US Servas was founded in 1948 by Bob Luitweiler, a conscientious objector who believed it was possible to build stronger foundations for world peace by helping people to meet and learn from each other in their own homes. For years, many had been cut off by political and military barriers. A devastating war had also created many psychological and economic obstacles.
Volunteers were first found in countries of northwestern Europe who gathered lists of people who could offer free hospitality to approved foreign travelers. It was hoped that, by traveling in the open-door style, people would build links between groups and individuals seeking a peaceful and just society. A group of leaders from several pacifist organizations in England gave sound roots to the hospitality system, which was known by several names: Peacebuilders, Work-Study-Travel, and Open Doors. Meanwhile a woman in California, Grandma Esther Harlan, developed by correspondence only, an extensive list of American hosts. The name Servas (which means “we serve (peace)” in Esperanto) was adopted at the first international meeting in 1952 to denote the spirit of international mutual service in the cause of peace that characterizes this movement. Today, with hosts in more than 125 countries, Servas has become a global program of over 14,000 member hosts and thousands of travelers. Volunteer national committees have compiled lists of hosts in countries with every form of government and provided bridges of understanding between people of every profession and persuasion. Servas has never rejected anyone because of non-pacifist ideologies, and US Servas has been recognized since 1998 as a Non-Governmental Organization (NGO) that builds world peace, goodwill and understanding, officially approved with consultive status the United Nations Department of Public Information (UN-DPI). It is also registered in the United States as a 501 (c)(3) non-profit.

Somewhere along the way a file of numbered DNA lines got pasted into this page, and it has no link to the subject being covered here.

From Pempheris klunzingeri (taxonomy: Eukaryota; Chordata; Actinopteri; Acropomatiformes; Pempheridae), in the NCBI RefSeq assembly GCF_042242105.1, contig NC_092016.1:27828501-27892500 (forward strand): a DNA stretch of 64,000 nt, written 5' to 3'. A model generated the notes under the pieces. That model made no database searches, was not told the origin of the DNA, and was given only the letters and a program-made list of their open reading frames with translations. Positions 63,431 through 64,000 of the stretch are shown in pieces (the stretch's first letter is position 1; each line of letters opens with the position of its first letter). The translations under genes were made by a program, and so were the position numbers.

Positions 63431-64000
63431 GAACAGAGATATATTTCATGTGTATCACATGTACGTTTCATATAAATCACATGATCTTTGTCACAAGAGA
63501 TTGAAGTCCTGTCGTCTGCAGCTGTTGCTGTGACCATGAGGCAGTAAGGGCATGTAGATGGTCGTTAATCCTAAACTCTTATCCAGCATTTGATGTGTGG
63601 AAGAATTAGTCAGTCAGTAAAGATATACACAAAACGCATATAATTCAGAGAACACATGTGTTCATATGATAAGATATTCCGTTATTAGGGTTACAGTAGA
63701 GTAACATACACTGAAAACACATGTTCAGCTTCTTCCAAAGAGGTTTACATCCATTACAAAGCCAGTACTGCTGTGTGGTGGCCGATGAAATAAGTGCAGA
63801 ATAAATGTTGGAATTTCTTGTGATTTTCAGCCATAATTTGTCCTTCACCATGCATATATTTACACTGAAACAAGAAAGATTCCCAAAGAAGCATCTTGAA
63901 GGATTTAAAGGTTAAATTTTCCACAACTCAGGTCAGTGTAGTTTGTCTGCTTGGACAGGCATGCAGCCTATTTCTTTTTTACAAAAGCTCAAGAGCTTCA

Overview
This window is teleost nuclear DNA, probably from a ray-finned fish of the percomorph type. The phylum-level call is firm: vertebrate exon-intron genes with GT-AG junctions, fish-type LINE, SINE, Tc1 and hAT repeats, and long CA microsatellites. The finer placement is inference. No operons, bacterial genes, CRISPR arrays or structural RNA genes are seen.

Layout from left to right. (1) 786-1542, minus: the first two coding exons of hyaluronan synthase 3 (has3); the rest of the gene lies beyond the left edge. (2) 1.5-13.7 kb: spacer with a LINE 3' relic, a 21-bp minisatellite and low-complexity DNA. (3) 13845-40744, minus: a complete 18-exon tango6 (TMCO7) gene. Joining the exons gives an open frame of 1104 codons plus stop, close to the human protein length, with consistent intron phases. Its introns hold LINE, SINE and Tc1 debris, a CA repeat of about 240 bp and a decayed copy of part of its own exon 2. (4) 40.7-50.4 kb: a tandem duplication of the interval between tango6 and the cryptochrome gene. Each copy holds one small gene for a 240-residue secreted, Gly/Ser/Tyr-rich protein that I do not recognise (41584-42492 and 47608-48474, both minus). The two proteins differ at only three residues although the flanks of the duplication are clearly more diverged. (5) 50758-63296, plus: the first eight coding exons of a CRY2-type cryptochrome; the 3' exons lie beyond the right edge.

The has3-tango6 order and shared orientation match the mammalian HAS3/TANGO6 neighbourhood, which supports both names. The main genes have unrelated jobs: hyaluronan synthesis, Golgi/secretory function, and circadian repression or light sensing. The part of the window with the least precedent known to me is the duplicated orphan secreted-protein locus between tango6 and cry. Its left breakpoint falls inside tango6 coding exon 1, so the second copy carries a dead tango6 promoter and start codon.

Here you can read Bob Luitweller’s own story about the earliest days of Servas Seeds_of_Servas.pdf
Bob Luitweiler Team Handbook, Part 1 (2007) PeaceBuilder’s Teams.pdf